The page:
We hear about people snorting a lot of things…but chocolate?! Yep, it seems to be the latest craze, at least among bar patrons and clubgoers in Europe. Some are selling raw cocoa as powder, in pills, and in drink form, according to Uproxx. Ssome renowned events, like Lucid’s party at Berlin’s Alchemy and Eros, don’t serve alcohol, but you can get your chocolate fix. Interesting.
“We do not serve alcohol, but this does not make us ‘anti’ anything,” said the club. “We have local artisans and culinary adventurers serving various high vibe medicines such as raw Cacao, super-food smoothies, herbal concoctions, vegan cuisine and much more.”
Fun (or disturbing?) fact: In Berlin, Lucid partygoers are inhaling 18 pounds (!) of cocoa per night. Lucid’s Ruby May mixes the cocoa with honey, agave syrup, and cinnamon. “It’s like a smooth, sensual hug in a cup,” May told OZY. Well, when you put it that way…
ICYMI, we’ve heard about the benefits of chocolate before. Scientists at London’s Kingston University tested cocoa on amateur cyclists. For instance, dark chocolate has antioxidants, can lower blood pressure, and improve cognitive functioning, and the magnesium helps relax your muscles. Plus, it has the stimulant phenylethylamine (PEA), which helps our brains release endorphins (which, in turn, make us happy). Hence, insert-the-even-happier-now clubgoers here.
So, in essence, sniffing chocolate seems to provide people with a natural high. But does it work the same as if we ate chocolate? Seems like it.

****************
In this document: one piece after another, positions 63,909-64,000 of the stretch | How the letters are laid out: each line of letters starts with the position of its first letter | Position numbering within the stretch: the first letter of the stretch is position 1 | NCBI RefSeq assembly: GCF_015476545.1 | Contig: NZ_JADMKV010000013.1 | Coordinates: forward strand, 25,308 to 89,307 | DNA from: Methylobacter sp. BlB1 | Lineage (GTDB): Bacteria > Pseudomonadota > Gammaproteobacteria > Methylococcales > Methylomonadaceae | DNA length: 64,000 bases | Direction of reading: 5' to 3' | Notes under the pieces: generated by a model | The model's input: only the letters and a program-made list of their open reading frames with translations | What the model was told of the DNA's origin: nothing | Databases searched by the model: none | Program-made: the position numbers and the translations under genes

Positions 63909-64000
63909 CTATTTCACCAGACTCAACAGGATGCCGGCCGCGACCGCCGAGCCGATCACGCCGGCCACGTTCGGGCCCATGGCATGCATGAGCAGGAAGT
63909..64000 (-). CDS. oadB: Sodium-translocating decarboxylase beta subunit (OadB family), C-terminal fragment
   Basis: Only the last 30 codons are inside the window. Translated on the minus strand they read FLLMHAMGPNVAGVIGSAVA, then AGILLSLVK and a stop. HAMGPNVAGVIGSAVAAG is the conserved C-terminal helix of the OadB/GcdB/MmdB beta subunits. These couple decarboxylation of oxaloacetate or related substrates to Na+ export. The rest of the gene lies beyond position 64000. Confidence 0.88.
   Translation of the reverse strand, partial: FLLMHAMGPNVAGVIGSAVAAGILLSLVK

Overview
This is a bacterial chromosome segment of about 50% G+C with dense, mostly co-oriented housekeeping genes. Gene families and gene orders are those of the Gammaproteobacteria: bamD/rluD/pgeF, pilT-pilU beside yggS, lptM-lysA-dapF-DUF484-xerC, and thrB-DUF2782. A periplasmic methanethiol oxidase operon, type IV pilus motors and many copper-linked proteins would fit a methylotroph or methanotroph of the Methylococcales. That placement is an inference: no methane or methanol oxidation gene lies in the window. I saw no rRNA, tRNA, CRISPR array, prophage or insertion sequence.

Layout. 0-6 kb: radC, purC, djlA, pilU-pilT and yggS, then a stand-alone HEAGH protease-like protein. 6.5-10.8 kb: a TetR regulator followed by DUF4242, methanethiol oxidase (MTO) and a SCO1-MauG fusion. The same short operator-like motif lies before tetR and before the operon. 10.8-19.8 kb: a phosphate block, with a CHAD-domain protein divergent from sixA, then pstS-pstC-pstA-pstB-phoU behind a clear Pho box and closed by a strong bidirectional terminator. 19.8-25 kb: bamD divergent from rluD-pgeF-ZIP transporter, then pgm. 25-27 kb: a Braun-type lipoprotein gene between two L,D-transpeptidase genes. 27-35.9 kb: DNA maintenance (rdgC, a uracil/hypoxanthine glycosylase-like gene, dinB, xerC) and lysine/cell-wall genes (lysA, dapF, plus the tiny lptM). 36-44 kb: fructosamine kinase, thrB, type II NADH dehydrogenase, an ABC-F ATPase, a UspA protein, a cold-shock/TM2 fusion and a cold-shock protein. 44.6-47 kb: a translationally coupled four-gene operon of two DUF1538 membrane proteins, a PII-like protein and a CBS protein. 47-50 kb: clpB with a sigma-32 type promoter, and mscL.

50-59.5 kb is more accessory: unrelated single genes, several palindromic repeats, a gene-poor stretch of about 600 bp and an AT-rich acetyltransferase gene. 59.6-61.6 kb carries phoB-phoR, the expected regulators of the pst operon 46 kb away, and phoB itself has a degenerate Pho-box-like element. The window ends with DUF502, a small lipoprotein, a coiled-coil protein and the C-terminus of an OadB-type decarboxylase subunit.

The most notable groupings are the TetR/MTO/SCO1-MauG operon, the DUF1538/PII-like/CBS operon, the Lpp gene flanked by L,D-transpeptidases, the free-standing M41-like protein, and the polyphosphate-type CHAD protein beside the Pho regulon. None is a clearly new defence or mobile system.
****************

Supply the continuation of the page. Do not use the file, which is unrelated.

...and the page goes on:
What about cacao’s benefits, though, not chocolate? The American Journal of Clinical Nutrition found that cocoa improves blood circulation and cognitive function, which is similar to the findings about dark chocolate in eaten form. Plus, unlike other substances that people may snort, cocoa doesn’t produce hallucinogenic side effects, the Independent reported, and said it’s possible that the chocolate-sniffing effects could be a placebo.
But, apparently, snorting cacao is not a novel idea.
With the Chocolate Shooter, users put the powder of their choice onto the two small spoons, then push a lever to get the chocolate into their nostrils.
Persoone mixes the Dominican Republic or Peruvian cocoa with products like mint, ginger, and raspberry. You can even buy one for yourself, and the box comes with the snuff machine and two cocoa spice boxes. “The mint and the ginger really opens your nose,” he said in this YouTube video. “Then you have the chocolate that goes in your brain and it stays there about 15 minutes.”
A bonus? Cocoa-sniffing seems like a way safer alternative to drinking, but we think maybe we’ll stick to our preferred method of cocoa-ingestion: eating it!